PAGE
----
We’re going to look at a number of possible ways to interpret what Jesus meant by Blessed are those who hunger and thirst for righteousness.

When looking at this beatitude, we should consider other things that Jesus said about hunger and thirst.  They come to mind for me.  And it’s hard to believe people in His own time would not have also thought about them.  Especially when literal hunger and thirst were issues.  Think about it.  People asked Jesus about food and water.  But look at how He responded to them.  In fact, even to Satan.

The Temptation of Jesus

4:1-11 pp — Mk 1:12, 13; Lk 4:1-13

Mt 4:1 Then Jesus was led by the Spirit into the desert to be tempted by the devil. 2 After fasting forty days and forty nights, he was hungry. 3 The tempter came to him and said, “If you are the Son of God, tell these stones to become bread.”

Mt 4:4 Jesus answered, “It is written: ‘Man does not live on bread alone, but on every word that comes from the mouth of God.’’”

Satan knew Jesus was hungry, so he tempted Jesus by suggesting He turn the stones into bread to satisfy His hunger.  But Jesus tells him no.  He says that people need more than just literal bread.  We also need every word that comes from the mouth of God.  Hold onto that thought.  We’ll return to it shortly.

And then we have this exchange between Jesus and a Samaritan woman.

Jesus Talks With a Samaritan Woman

Jn 4:1 The Pharisees heard that Jesus was gaining and baptizing more disciples than John, 2 although in fact it was not Jesus who baptized, but his disciples. 3 When the Lord learned of this, he left Judea and went back once more to Galilee.

Jn 4:4 Now he had to go through Samaria. 5 So he came to a town in Samaria called Sychar, near the plot of ground Jacob had given to his son Joseph. 6 Jacob’s well was there, and Jesus, tired as he was from the journey, sat down by the well. It was about the sixth hour.

Jn 4:7 When a Samaritan woman came to draw water, Jesus said to her, “Will you give me a drink?” 8 (His disciples had gone into the town to buy food.)

Jn 4:9 The Samaritan woman said to him, “You are a Jew and I am a Samaritan woman. How can you ask me for a drink?” (For Jews do not associate with Samaritans. )

Jn 4:10 Jesus answered her, “If you knew the gift of God and who it is that asks you for a drink, you would have asked him and he would have given you living water.”

Living water.  Sounds interesting.  Probably sounded crazy 2,000 years ago.  Water doesn’t “live”.  It’s the other way around – water is required so that other things may live.  Even so-called air plants actually live off the moisture they take out of the air.

Jn 4:11 “Sir,” the woman said, “you have nothing to draw with and the well is deep. Where can you get this living water? 12 Are you greater than our father Jacob, who gave us the well and drank from it himself, as did also his sons and his flocks and herds?”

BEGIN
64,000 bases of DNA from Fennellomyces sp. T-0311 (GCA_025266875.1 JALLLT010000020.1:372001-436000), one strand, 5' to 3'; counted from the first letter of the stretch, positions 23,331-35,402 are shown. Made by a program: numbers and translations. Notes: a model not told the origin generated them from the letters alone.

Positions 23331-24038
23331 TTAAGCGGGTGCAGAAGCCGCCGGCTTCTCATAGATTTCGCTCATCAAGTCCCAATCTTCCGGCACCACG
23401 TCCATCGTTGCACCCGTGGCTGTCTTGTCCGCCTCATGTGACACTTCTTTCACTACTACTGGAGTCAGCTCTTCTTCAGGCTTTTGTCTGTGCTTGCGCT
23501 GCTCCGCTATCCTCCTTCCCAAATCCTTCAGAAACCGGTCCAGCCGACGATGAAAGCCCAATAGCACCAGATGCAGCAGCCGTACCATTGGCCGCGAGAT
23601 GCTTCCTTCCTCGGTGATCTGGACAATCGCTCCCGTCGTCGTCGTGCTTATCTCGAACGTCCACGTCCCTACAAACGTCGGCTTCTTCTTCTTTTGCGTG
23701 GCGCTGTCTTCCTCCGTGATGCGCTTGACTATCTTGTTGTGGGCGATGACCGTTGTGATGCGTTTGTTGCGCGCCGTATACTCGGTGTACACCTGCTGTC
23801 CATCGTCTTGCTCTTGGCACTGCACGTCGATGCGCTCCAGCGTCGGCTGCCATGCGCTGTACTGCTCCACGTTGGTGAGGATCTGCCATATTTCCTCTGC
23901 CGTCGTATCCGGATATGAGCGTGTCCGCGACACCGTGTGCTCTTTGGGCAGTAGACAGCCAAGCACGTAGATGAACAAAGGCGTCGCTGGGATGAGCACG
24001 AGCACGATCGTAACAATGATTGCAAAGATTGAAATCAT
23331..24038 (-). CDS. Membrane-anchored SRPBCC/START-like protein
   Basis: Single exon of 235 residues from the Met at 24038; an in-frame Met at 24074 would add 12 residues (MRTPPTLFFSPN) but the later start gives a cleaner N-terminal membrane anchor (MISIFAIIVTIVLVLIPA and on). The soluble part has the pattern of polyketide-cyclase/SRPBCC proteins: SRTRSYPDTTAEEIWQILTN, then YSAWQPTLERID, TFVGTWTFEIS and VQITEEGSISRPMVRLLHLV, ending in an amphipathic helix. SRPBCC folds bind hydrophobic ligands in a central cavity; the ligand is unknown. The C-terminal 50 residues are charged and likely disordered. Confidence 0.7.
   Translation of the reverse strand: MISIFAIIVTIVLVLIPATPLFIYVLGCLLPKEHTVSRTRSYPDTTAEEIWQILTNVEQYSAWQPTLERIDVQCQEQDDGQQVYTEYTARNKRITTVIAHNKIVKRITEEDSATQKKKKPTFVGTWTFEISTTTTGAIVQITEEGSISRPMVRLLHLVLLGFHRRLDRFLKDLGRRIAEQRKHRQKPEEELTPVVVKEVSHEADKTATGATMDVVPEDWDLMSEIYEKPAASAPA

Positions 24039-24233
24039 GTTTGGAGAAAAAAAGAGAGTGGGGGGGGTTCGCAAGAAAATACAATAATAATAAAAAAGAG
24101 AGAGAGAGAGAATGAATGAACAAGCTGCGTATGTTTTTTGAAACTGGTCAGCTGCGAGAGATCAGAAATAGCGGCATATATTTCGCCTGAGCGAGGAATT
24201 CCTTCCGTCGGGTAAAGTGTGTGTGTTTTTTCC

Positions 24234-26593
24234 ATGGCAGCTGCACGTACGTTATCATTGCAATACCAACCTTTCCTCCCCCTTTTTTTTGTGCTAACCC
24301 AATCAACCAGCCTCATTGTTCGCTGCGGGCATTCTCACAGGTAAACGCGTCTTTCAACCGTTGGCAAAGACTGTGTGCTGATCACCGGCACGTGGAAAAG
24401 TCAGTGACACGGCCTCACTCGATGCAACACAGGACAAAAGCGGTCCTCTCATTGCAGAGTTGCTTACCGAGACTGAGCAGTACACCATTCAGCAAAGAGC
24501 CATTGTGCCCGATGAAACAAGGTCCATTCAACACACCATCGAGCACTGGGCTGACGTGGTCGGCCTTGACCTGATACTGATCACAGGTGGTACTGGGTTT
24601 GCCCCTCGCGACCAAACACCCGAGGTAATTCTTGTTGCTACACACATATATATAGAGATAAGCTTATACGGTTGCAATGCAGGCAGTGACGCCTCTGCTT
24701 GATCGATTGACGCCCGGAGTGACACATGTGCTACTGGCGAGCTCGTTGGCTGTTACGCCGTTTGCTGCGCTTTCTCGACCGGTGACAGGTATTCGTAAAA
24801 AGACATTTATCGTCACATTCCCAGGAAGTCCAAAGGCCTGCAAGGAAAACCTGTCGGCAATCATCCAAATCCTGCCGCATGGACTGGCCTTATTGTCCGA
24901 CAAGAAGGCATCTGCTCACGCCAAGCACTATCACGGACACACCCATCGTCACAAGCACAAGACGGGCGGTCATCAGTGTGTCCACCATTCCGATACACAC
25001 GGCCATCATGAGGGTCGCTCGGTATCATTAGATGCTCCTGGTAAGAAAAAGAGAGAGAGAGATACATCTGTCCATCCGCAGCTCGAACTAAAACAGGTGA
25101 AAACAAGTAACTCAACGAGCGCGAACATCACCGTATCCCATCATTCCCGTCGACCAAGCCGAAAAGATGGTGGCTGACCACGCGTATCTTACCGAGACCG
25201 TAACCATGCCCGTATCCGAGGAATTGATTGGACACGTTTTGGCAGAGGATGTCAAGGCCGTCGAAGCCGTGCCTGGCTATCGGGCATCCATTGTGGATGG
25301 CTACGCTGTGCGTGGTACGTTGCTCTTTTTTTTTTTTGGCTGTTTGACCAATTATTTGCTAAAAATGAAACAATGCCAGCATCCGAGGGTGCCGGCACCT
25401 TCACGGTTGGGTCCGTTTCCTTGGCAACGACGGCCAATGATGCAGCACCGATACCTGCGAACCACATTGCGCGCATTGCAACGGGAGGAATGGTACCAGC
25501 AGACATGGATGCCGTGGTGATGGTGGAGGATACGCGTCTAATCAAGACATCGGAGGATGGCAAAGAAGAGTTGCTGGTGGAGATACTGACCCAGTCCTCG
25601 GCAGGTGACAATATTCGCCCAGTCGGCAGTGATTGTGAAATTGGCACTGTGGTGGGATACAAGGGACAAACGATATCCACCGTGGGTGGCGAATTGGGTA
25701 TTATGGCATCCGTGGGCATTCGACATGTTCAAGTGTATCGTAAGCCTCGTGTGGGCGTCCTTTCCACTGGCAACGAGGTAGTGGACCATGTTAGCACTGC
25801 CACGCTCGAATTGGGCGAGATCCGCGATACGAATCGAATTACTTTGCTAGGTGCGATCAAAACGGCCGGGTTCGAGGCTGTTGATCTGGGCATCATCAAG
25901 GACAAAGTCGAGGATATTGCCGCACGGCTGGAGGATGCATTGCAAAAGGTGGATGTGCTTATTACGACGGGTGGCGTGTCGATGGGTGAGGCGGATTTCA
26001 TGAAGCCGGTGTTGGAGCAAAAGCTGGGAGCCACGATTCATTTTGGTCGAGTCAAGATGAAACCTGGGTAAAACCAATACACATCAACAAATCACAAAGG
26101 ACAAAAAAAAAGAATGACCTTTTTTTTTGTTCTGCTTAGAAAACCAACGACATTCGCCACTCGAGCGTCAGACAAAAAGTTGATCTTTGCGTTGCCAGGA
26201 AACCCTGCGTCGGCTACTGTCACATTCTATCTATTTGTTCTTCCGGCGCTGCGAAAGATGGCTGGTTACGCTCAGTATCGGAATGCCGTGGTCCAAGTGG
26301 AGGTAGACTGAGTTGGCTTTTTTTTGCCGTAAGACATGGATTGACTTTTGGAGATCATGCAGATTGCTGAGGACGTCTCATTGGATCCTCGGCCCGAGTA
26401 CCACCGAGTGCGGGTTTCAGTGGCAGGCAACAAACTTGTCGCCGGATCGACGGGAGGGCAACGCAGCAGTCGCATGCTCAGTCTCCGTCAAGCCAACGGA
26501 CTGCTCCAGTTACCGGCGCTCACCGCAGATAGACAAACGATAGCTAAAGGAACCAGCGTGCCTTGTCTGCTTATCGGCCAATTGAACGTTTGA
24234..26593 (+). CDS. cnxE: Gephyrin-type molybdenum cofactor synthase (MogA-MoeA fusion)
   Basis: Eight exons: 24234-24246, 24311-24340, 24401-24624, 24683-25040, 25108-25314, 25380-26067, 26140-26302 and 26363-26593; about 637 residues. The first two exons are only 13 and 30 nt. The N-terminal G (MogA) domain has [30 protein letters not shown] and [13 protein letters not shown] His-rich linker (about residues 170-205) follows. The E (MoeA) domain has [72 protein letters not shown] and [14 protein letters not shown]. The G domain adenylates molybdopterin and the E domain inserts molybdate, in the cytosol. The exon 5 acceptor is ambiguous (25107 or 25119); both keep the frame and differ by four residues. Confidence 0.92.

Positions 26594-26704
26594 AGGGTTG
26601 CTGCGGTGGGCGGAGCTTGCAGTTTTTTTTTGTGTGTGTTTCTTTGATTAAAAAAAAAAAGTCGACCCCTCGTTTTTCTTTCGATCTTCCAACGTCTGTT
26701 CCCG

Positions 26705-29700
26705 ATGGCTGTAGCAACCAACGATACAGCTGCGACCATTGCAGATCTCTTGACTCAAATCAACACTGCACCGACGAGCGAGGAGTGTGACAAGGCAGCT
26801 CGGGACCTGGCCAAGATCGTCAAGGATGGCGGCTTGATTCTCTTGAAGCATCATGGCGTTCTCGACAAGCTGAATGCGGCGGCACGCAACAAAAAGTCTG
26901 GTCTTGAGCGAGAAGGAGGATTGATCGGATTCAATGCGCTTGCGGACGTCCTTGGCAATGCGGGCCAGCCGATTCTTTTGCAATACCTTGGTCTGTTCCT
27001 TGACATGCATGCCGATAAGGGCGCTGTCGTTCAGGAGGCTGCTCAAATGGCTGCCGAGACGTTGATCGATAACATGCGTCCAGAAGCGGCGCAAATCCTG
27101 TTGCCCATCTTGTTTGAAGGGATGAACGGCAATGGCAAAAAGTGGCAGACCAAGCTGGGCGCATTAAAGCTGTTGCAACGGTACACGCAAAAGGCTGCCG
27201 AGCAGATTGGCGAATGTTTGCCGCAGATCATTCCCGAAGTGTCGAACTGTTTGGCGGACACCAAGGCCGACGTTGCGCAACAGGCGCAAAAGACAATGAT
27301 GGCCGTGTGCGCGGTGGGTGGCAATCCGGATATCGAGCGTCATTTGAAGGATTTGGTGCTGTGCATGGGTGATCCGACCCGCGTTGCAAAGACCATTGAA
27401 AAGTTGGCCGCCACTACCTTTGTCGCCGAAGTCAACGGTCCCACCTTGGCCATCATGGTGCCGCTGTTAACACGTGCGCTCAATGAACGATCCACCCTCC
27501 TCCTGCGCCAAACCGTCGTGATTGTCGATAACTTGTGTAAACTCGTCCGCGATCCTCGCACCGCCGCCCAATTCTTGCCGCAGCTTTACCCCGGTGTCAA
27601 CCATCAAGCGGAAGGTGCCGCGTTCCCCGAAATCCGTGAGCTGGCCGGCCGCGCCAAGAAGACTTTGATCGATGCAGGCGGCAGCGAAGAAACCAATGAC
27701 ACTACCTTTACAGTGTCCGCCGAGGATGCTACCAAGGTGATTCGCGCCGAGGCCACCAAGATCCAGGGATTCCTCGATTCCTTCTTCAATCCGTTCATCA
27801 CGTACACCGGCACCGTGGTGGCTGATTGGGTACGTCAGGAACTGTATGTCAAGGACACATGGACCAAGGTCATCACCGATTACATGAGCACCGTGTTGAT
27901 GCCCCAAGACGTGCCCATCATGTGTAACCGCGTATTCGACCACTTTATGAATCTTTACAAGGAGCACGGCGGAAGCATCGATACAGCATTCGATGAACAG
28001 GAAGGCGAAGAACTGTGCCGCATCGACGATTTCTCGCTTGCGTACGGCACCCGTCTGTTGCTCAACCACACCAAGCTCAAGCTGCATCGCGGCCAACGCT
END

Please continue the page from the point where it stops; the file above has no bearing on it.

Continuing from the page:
Jn 4:13 Jesus answered, “Everyone who drinks this water will be thirsty again, 14 but whoever drinks the water I give him will never thirst. Indeed, the water I give him will become in him a spring of water welling up to eternal life.”

It’s sounding even more crazy.  And yet, look how the woman responds to Jesus.

Jn 4:15 The woman said to him, “Sir, give me this water so that I won’t get thirsty and have to keep coming here to draw water.”

She wants that water.  But at the same time, she doesn’t have a clue what Jesus is talking about.  

Jn 4:16 He told her, “Go, call your husband and come back.”

Jn 4:17 “I have no husband,” she replied.
Jesus said to her, “You are right when you say you have no husband. 18 The fact is, you have had five husbands, and the man you now have is not your husband. What you have just said is quite true.”

Jn 4:19 “Sir,” the woman said, “I can see that you are a prophet. 20 Our fathers worshiped on this mountain, but you Jews claim that the place where we must worship is in Jerusalem.”

Jn 4:21 Jesus declared, “Believe me, woman, a time is coming when you will worship the Father neither on this mountain nor in Jerusalem. 22 You Samaritans worship what you do not know; we worship what we do know, for salvation is from the Jews. 23 Yet a time is coming and has now come when the true worshipers will worship the Father in spirit and truth, for they are the kind of worshipers the Father seeks. 24 God is spirit, and his worshipers must worship in spirit and in truth.”

Jn 4:25 The woman said, “I know that Messiah” (called Christ) “is coming. When he comes, he will explain everything to us.”

Jn 4:26 Then Jesus declared, “I who speak to you am he.”

And now we can begin to realize why the woman was clueless about that living water.  She’s a Samaritan.  Hated by the Jews.  Sure, she heard things about Messiah.  But it’s not likely she was a regular attendee at a Synagogue.  She wouldn’t have been welcome there.